Lest you think everything inside cars was fine, look at the heat they got subjected to:
Things got a bit… heated. And sandblasted. And banged up with bloody great stones. Yeow.
UPDATE: One commenter wanted to know what I do with obsidian beads. So I’ve added a photo of one of my beaded necklaces at the end of the post. It’ll be up for sale at http://www.etsy.com/shop/gemmyjoy in a week or two. /UPDATE
Rocks are my friends. I especially like the ones I can pick up, look over in my hand ( maybe with a handlens) and say “this is cool!” If it’s something that somebody can make beads out of, so much the better — I’m a beader. Obsidian qualifies.
Obsidian is an extremely felsic (feldspar/quartz-rich) lava with a chemical composition similar to rhyolite. Think silica-rich. Really, really, really silica-rich. But while rhyolite congeals into microscopic crystals, obsidian doesn’t, and has a glassy composition. For a long time, the “accepted wisdom” was that obsidian cooled too quickly to crystallize. Anyone who’s ever seen an obsidian dome next to a rhyolite flow (there’s one at Medicine Lake, California) can tell that explanation is a bunch of hooey. I haven’t kept up with the literature in recent years about new theories for obsidian formation, so if anyone can point me to a paper in the comments I’d be grateful.
There are obsidian domes all over the eastern and northeastern parts of California, my home state. Most of these are associated with what are still considered active (quiescent) volcanoes. The biggest obsidian dome I’ve seen, though, is the Big Obsidian Dome at Newberry Caldera in Oregon.
There’s a cartoon just begging to get out in this photo sequence. I know some of you are creative and funny – this looks like a job for you! Participants will get posts of their own, and we’ll have a reader vote at the end to determine who wins. And what’s the grand prize, you ask? Well, aside from the praise and adulation of all of us here, you’ll get your very own badge in the sidebar. Are you excited yet?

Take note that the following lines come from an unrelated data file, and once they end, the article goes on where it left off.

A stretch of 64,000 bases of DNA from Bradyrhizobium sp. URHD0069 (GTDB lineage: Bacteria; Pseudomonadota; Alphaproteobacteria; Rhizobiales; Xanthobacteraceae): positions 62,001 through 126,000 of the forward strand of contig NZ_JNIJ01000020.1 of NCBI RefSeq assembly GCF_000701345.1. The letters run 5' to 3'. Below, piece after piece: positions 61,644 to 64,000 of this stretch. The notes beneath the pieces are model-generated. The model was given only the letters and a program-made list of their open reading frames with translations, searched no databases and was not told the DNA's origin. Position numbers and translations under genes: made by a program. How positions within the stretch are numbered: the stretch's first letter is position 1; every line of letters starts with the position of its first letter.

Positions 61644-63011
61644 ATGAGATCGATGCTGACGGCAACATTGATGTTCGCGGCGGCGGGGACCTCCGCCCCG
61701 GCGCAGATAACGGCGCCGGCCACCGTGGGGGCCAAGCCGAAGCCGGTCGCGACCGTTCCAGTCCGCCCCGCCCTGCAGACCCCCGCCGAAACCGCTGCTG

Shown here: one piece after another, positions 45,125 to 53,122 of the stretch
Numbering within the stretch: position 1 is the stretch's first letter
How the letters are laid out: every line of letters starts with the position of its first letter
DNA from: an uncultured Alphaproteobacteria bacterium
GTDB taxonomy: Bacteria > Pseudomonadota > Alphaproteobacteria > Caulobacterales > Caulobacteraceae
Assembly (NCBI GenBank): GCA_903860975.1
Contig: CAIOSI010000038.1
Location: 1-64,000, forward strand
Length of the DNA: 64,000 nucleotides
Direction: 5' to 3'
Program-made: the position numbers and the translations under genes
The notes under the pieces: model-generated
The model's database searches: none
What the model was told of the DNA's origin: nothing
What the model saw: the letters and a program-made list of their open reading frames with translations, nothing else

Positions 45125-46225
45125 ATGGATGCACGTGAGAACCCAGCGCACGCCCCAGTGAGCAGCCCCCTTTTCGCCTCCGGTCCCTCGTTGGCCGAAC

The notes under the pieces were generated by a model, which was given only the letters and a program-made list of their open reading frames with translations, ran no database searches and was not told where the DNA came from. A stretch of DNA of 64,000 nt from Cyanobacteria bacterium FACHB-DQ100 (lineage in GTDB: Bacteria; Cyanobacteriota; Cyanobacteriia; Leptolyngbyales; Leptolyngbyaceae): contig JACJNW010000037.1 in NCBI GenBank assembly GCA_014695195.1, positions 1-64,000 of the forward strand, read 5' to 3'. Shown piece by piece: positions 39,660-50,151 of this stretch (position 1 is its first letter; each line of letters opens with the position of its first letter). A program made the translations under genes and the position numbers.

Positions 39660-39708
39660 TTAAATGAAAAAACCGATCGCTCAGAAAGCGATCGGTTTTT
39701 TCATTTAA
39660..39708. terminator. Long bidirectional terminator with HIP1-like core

Yes, you’re allowed to download, modify, fold, spindle or mutilate these photos in your quest for great art.
This is one of those prequels that can stand on its own. Observe these wonderful sprays of white flowers and broad green leaves.
In a few days, I’ll be able to tell you what pollinates this flower. More precisely, I’ll be able to show you its pollinators and you can tell me what they are. But first, the flowers. Continue reading “Mystery Flora: White Spray”→
Well, then, my darlings. You got the last nest without breaking a sweat. In my quest to give you a challenge, we’ll try this one. Not only is it a nice nest, it’s in a lovely location.
Obviously, this isn’t a recent shot. It’s from last spring, when the flowers were creating botanical clouds and there was actually more than five minutes between rain storms. There were birds, and I in fact have shots of one from the spring before, which may or may not be related to the nest. You shall have it soon – but first, we’ll see how superb your nest identifying skills are.